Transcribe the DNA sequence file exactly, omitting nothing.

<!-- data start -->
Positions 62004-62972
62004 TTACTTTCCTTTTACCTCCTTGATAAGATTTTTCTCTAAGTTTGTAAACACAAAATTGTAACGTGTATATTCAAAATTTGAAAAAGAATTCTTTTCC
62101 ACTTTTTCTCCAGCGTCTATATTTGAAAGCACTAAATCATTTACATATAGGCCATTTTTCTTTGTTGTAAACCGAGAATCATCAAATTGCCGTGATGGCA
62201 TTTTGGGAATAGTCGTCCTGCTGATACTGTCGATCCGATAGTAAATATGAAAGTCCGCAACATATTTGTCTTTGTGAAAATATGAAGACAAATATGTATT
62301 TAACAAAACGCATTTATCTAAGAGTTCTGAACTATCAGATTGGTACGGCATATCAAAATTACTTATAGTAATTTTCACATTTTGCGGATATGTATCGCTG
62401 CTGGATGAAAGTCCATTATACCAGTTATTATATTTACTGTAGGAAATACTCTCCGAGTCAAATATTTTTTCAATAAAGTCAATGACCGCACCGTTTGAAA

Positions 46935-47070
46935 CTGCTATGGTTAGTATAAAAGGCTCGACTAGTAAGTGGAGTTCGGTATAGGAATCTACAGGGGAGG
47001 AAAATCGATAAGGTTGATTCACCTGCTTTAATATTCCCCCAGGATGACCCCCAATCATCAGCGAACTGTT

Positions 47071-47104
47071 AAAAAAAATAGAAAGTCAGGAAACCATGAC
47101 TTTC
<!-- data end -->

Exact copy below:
Positions 62004-62972
62004 TTACTTTCCTTTTACCTCCTTGATAAGATTTTTCTCTAAGTTTGTAAACACAAAATTGTAACGTGTATATTCAAAATTTGAAAAAGAATTCTTTTCC
62101 ACTTTTTCTCCAGCGTCTATATTTGAAAGCACTAAATCATTTACATATAGGCCATTTTTCTTTGTTGTAAACCGAGAATCATCAAATTGCCGTGATGGCA
62201 TTTTGGGAATAGTCGTCCTGCTGATACTGTCGATCCGATAGTAAATATGAAAGTCCGCAACATATTTGTCTTTGTGAAAATATGAAGACAAATATGTATT
62301 TAACAAAACGCATTTATCTAAGAGTTCTGAACTATCAGATTGGTACGGCATATCAAAATTACTTATAGTAATTTTCACATTTTGCGGATATGTATCGCTG
62401 CTGGATGAAAGTCCATTATACCAGTTATTATATTTACTGTAGGAAATACTCTCCGAGTCAAATATTTTTTCAATAAAGTCAATGACCGCACCGTTTGAAA

Positions 46935-47070
46935 CTGCTATGGTTAGTATAAAAGGCTCGACTAGTAAGTGGAGTTCGGTATAGGAATCTACAGGGGAGG
47001 AAAATCGATAAGGTTGATTCACCTGCTTTAATATTCCCCCAGGATGACCCCCAATCATCAGCGAACTGTT

Positions 47071-47104
47071 AAAAAAAATAGAAAGTCAGGAAACCATGAC
47101 TTTC